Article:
You can start your manager anywhere from Short Season A ball to MLB and customize everything: the lineup each game, the 25 and 40-man rosters, AAA, AA — literally every league your organization has a team is at your disposal when you are in charge.

I started with Short Season A ball in the Orioles organization and planned on working my way up, but soon realized that would take me a lot longer than I was prepared to jump into for the review, so I took another challenge: the Houston Astros.

After swindling (or so I thought initially) the Mariners for Justin Smoak, signing Jeremy Bonderman, and getting Michael Bourn for a package lead by Ronny Cedano, I was sure I was well on my was to storming through the league and rebuilding in one season whereas the real Astros are taking several years to implement their plans.

But this is a simulation that knows everything. Players have injury histories and Michael Bourn is listed as fragile. Soon Bourn, Chris Carter, Carlos Pena, and my top four shortstops were on the disabled list, and I was wheeling and dealing to prevent having to use my Single A shortstop in the majors. And that only got me to the All-Star Break.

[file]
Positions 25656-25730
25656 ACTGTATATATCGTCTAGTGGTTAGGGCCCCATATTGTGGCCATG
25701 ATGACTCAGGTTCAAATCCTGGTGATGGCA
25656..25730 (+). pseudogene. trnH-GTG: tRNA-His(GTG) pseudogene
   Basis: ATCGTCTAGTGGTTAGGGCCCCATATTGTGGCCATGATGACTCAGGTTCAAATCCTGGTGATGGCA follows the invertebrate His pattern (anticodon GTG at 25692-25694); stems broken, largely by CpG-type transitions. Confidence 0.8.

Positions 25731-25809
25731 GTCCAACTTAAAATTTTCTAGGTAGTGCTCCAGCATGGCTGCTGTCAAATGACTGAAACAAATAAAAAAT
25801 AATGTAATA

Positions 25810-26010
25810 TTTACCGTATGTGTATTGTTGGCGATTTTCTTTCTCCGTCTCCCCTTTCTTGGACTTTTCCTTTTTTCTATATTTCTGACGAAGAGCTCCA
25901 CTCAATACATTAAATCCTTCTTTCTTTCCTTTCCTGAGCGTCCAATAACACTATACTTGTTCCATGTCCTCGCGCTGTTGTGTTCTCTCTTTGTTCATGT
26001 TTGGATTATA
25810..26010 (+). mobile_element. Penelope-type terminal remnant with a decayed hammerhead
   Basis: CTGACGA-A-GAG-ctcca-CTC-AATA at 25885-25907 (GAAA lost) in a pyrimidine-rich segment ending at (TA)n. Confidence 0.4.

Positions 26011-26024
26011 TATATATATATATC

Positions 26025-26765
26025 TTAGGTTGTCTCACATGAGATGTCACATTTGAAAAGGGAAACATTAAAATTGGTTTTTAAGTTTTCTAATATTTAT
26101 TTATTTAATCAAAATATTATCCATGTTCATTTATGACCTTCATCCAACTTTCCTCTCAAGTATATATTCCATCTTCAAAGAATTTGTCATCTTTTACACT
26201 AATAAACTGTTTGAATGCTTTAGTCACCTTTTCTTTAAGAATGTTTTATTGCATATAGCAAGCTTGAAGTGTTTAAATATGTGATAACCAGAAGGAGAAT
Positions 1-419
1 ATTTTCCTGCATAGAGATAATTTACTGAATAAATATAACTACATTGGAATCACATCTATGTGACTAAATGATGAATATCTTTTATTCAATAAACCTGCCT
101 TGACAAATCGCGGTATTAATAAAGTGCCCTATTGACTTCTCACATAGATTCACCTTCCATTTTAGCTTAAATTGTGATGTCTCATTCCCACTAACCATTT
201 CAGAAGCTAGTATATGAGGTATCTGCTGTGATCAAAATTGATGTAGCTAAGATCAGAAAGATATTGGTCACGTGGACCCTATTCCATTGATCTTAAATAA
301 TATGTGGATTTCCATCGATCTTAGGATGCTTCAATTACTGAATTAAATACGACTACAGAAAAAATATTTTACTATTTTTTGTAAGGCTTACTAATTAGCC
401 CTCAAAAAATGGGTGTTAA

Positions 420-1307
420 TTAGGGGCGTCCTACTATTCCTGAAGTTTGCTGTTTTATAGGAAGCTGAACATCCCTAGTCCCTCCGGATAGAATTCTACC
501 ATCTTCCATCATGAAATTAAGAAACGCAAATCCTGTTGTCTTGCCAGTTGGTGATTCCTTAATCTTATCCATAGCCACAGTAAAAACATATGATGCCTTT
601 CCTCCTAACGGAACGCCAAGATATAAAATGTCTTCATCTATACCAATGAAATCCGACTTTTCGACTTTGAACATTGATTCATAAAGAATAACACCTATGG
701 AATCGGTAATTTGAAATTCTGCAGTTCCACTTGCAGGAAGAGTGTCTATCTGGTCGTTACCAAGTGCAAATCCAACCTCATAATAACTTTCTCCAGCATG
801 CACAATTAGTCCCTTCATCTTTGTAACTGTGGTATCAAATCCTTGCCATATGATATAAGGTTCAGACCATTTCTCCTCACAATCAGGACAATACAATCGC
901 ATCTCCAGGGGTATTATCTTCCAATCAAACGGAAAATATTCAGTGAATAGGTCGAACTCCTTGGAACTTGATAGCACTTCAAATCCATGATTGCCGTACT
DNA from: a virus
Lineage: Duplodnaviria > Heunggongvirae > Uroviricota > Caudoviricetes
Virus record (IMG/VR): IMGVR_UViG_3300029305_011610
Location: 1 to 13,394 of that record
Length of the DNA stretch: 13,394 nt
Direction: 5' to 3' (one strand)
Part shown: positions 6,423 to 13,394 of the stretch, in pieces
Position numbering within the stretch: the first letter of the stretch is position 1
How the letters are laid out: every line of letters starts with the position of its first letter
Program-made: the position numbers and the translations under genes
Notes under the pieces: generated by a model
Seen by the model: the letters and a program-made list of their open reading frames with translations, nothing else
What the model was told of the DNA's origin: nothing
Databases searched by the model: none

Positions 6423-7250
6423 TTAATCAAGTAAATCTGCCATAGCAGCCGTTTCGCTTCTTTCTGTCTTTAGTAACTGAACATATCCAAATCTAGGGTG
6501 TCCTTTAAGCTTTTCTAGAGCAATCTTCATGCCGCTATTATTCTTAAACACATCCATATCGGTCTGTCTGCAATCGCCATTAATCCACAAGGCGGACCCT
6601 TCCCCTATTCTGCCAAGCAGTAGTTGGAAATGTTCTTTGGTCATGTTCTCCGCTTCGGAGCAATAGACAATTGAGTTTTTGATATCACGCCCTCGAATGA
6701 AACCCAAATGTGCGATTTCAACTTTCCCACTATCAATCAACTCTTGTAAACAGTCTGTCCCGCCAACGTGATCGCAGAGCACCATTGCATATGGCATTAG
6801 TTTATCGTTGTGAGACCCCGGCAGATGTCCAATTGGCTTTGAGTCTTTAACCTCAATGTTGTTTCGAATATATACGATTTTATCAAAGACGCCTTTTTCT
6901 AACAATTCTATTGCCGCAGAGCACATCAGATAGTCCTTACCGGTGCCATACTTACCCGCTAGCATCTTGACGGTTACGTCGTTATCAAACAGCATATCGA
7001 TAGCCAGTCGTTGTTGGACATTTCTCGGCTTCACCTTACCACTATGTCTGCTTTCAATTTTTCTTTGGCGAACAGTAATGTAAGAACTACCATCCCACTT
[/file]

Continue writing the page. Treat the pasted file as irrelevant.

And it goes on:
Like a real GM, you’re in constant contact with scouts, ownership, and more. The season kicked off with a nice message from Jim Crane, giving my fictional Terry Francona a long leash, but after releasing Rick Ankiel, things took a turn and fans let their anger be known.

Every piece of data you can imagine is at your disposal: injuries and recovery time, stats of all sorts, box scores, fielding stats, and WAR. That’s just the player side. You also have complete financial records for every player and transaction.

You can choose where players hit, build platoons, set anything from a one-man to six-man rotation and can even designate whether you want your starters available to pitch out of the bullpen.

You can craft an in-game strategy that uses pinch runners and hitters or not. Bunts or not. And all of the in-game decisions are made along a continuum: you get to choose just how often you team runs, bunts, or employs the shift.

This is not a game for casual players. If you are looking for NBA Jam, this is about as far away as you can get. But if you want to put your money where your mouth is, draft players in June, make trades, set lineups, and build a dynasty in the majors and minors, Out of the Park 14 will let you experience the entire process.

The baseball season doesn’t have to end in November, it can be year-round and under your control.

Cross posted at The Sports Post